Linux Blog

Making Environment Variables Stick

Filed under: General Linux — TheLinuxBlog.com at 5:00 am on Sunday, October 3, 2010

So, setting environment variables is a pretty easy task right? I thought so too but recently I was unable to read a variable I set from within a Tomcat application no matter what I tried. The problem turns out was easy to fix.

All I needed was to set an environment variable, I didn’t care who had access to it since it was just a path but whatever I did, it just wouldn’t stick. I quickly found out from a co-worker about a magical command that would have been a solution. Problem now was he couldn’t remember what it was. Well it turns out that it is a bash built in called source. Using this with the /etc/profile file as follows: “source /etc/profile” fixed the problem without a reboot.

Bulk Editing Text Files

Filed under: Shell Script Sundays — TheLinuxBlog.com at 1:00 am on Sunday, May 10, 2009

A Co-Worker wanted to edit a number of files in a directory that contained a lot of files. Each file that needed to be edited contained a function that needed to be replaced. Since it was production data we did not want to do a backup and run a sed find and replace for all files and risk screwing something up we decided to use vi to edit a list of files. Here is what I came up with to do that:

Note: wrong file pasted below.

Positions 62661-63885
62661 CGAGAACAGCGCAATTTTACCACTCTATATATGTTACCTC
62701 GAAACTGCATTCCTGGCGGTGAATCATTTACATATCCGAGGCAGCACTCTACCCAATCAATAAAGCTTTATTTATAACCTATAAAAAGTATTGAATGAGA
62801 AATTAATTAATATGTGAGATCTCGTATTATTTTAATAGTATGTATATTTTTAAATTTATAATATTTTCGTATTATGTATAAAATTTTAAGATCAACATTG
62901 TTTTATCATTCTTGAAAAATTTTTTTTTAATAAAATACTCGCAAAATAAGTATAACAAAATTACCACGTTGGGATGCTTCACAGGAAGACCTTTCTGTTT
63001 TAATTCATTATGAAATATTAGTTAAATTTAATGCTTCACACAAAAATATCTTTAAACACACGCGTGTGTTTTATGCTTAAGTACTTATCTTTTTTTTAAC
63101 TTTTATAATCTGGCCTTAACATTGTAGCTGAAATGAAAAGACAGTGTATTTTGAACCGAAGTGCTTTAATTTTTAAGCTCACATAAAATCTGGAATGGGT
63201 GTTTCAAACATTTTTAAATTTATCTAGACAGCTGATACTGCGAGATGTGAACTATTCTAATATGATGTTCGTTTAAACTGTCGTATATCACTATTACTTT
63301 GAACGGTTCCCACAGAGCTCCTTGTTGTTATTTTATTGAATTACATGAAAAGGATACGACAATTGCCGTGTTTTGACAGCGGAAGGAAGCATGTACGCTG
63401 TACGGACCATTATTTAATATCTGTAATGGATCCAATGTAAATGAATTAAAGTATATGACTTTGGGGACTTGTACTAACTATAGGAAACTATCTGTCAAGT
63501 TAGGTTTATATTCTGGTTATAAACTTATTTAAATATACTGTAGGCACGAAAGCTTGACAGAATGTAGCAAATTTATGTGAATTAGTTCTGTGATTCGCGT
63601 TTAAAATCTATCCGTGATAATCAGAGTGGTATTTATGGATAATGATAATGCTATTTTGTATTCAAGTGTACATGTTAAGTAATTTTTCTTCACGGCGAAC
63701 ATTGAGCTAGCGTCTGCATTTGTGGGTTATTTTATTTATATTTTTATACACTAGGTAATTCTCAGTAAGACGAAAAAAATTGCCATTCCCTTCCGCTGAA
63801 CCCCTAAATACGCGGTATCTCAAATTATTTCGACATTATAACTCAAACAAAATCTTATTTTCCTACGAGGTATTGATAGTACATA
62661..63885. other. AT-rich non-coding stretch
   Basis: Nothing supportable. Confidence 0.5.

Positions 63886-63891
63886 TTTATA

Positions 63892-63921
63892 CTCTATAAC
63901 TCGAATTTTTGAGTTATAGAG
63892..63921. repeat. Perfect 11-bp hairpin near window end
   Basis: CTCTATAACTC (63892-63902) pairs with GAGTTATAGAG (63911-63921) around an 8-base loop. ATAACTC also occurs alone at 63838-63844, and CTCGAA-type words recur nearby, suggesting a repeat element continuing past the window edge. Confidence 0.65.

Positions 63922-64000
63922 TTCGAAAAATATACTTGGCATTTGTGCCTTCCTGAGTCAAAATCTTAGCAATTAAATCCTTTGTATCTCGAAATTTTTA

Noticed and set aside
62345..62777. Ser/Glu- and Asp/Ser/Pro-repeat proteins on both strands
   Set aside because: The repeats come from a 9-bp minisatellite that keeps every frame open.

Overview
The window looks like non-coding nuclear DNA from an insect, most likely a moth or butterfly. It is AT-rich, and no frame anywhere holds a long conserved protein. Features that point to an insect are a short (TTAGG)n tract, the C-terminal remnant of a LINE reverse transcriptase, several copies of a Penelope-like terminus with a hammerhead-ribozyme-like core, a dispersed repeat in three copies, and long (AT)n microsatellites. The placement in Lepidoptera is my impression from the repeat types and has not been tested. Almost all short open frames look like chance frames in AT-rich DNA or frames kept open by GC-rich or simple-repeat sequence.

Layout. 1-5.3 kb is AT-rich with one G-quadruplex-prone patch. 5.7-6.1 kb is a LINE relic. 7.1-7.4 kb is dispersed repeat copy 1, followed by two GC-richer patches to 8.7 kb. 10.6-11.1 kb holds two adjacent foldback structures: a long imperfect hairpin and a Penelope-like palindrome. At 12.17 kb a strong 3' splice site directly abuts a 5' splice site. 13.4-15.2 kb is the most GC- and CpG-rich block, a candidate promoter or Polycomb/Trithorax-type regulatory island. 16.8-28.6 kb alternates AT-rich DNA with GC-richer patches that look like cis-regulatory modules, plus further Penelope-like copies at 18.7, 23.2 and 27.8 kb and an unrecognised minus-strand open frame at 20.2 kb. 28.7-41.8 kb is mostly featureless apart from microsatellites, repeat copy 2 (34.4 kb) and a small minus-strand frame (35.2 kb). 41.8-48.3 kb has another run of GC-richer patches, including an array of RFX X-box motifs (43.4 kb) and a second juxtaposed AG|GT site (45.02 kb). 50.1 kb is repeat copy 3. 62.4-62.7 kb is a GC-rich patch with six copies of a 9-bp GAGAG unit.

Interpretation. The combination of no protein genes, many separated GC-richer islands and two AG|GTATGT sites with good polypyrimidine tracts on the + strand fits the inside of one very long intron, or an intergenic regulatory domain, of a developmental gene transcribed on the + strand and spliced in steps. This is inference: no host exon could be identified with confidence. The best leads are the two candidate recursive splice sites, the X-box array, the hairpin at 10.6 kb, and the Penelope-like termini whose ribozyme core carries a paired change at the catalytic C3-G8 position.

vi `grep function\_name * -n |cut -d : -f 1 | uniq`

If it were me, I would not have wanted to type sed find and replaces and would have done something like this because I’m lazy and I like to live on the edge:

 grep function\_name * -n | cut -d : -f 1 | uniq | while read i; do cp $i $i-bak; sed 's/function_name/new_function_name/g' $i-bak > $i; done;

Rather than editing them with vi it makes a -bak file, and uses sed to replace function_name with new_function_name. It does this from the bak file into the original. Some may think it’s kind of scary not making a backup, but I figure the -bak file should be enough depending on the operation. Make a backup if you value your data though.